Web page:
“It’s the things you learn in death that will surprise you,” a voice said behind me. I had thought I was alone.
The funeral home stood empty and quiet in a way that was quite ominous and foreboding of the upcoming services. Nobody moved in the room, but I could hear distant voices, telling me that we were not alone.
“I thought they weren’t allowing anyone in until the viewing,” I replied. I had been hoping for privacy in the moments before the mourners spilled in.
“They don’t know I’m here,” he replied, taking a seat in the front row.
“Do you have no respect for the privacy of others?” I asked, anxious to know how he had found me. I thought I was hidden from all.
“I have the upmost respect for others. Unfortunately, privacy is no longer something you are privileged to. There’s no where you can hide now, especially from me,” the man said, looking around.
“I don’t understand,” I replied, searching for answers to the many questions that had recently piled up.
“Privacy is a right, kid. And it’s not something that is given to all, especially one such as you.” He spoke in riddles, which only seemed to anger me.
“Seriously? This is a really bad time. Perhaps you could come back at another time?” I asked, hoping he’d bite. “Maybe a time when I’m not waiting on a funeral to begin?”
“I could, but that wouldn’t be as convenient. Here, I know you’re not going to run because you really want to see this thing through.” He stands from the chair and walks over to the coffin. I had hoped they would choose a closed ceremony, but my mother had opted for the open casket. He peered down into the coffin, running his finger along the edge of it as he turned to face me. “It’s creepy, isn’t it?”
“What?” I asked, wishing he’d just leave.
“Looking at a dead body you’re so close to.”
“What would you know about it?” I asked, hoping to deter the conversation from my own mixed emotions.
“I’ve been in your spot,” he said quietly, flipping the switch on the CD player. Remembrance music filled the room. “I’ve stared down into my own coffin and seen the serene expression of a dead man. I’ve been the ghost searching for his way.”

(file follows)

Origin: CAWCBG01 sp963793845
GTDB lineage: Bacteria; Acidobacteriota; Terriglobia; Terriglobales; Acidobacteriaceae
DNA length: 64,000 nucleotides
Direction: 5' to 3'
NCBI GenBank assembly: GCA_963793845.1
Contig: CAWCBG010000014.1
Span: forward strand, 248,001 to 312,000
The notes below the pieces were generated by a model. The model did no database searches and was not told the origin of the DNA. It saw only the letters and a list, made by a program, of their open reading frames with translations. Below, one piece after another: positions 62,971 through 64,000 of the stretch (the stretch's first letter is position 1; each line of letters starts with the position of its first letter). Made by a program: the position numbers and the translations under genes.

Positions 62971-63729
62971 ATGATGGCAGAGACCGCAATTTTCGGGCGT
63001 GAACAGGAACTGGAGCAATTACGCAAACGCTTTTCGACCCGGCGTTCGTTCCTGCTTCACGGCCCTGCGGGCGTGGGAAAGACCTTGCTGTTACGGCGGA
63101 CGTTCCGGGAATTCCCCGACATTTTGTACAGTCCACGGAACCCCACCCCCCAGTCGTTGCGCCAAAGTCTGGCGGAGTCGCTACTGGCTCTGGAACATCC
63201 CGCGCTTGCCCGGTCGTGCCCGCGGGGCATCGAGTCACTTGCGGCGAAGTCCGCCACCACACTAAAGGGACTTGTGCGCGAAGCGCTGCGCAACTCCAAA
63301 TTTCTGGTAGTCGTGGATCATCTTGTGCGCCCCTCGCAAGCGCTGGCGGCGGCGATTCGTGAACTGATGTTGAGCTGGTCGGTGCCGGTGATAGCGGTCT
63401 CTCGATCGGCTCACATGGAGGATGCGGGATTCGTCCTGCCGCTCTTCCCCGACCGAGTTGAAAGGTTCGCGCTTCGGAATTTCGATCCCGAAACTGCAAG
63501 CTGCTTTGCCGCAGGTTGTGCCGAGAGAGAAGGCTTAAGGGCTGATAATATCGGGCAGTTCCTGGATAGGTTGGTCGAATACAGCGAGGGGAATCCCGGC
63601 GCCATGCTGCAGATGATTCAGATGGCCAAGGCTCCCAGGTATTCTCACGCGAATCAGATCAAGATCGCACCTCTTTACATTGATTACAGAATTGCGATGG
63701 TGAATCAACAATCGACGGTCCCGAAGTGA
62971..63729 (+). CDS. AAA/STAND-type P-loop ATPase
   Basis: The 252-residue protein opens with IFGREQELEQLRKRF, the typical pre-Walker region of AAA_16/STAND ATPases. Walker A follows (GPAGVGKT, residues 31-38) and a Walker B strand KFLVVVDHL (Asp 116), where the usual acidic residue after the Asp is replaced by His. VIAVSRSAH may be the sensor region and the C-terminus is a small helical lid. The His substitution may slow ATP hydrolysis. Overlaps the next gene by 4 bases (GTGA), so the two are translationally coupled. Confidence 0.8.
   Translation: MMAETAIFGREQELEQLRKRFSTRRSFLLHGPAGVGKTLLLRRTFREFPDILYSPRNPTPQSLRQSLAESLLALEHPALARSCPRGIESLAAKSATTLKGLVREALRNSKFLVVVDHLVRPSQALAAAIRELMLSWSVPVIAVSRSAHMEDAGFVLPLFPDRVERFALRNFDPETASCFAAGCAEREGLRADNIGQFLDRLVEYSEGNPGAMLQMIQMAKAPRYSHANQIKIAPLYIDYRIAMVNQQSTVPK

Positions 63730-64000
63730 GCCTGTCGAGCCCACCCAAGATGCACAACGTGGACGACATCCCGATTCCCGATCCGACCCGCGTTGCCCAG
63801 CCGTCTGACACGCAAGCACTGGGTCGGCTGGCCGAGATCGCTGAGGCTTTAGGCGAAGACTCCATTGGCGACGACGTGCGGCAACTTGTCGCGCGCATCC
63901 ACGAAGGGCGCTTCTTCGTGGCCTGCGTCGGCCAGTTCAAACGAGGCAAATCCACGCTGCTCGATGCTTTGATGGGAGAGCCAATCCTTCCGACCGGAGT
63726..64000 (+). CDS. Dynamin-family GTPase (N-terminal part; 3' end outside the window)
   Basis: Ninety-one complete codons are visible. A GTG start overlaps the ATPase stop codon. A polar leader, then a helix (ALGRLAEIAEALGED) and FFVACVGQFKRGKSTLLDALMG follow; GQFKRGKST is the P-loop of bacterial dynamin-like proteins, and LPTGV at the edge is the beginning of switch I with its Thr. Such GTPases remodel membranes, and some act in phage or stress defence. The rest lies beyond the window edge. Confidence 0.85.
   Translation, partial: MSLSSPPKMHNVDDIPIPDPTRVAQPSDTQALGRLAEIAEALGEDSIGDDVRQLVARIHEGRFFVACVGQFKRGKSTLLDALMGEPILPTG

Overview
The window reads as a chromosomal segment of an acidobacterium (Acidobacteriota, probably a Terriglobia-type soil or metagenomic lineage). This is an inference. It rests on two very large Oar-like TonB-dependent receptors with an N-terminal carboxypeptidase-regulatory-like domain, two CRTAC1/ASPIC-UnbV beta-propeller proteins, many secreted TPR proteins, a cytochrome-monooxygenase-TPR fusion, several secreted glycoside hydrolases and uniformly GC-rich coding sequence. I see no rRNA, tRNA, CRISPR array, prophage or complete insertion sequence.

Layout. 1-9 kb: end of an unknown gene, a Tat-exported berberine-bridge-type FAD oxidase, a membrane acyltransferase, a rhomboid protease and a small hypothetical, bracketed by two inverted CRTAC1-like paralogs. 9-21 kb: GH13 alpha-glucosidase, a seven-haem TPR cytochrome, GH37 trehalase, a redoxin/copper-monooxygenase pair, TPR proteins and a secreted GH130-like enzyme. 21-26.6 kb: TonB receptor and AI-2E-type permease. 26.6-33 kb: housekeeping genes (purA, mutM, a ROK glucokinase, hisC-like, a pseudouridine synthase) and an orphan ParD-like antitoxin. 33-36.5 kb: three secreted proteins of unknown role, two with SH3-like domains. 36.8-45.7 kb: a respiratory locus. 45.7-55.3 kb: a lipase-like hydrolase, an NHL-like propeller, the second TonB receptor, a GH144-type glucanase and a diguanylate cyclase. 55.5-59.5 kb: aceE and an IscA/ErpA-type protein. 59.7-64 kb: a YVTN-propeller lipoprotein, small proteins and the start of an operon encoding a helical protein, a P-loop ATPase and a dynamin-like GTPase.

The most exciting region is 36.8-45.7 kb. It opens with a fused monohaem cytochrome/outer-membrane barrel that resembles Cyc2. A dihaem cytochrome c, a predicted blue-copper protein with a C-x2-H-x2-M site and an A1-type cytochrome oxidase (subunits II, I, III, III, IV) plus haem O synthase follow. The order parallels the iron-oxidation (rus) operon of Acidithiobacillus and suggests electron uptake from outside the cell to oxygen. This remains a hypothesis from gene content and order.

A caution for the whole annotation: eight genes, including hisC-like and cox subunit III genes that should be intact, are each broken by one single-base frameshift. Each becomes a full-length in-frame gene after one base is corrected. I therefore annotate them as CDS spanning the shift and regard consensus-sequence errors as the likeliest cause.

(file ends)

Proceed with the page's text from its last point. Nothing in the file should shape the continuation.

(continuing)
“Did you find your way?” I asked, wishing he was wrong about the ghost part. I had actually been hoping that him seeing me meant that I wasn’t a ghost after all.
“Eventually,” he said, sitting back in the front row. “But, it took a while. There were certain things I had to discover before I was able to move on. Certain things I had to be guided through.”
“Well, it’s different for everyone. Some people hold onto a loved one or a trinket, while others hold onto things more complex. There is no easy way to predict what ties each of us to this Earth. Only you will truly know,” he says, looking around. My family is starting to gather outside of the room, as the clock ticks closer to the hour. “All I can tell you is that you’re destined for great things. And I must be going.” He stood from his chair and walked to the door, pausing for a moment when he came to my family. I could hear him telling them that they could enter the room and to let him know if he needed anything. He was a human who could see me.
I watched as my family poured into the room. They were a large bunch, comprised of my parents, stepparents, three sisters, and one set of grandparents. They almost filled the room by themselves. If many more people showed up, the room would be a crowded mess. I walked to the door and peered down the hall. I could see the mystery man standing at the front counter of the funeral home, working on a computer. I looked back and forth between this man and my family for a few moments, debating whether or not to stay for the memorial. Curiosity won out and I headed down the hall, not making an ounce of sound.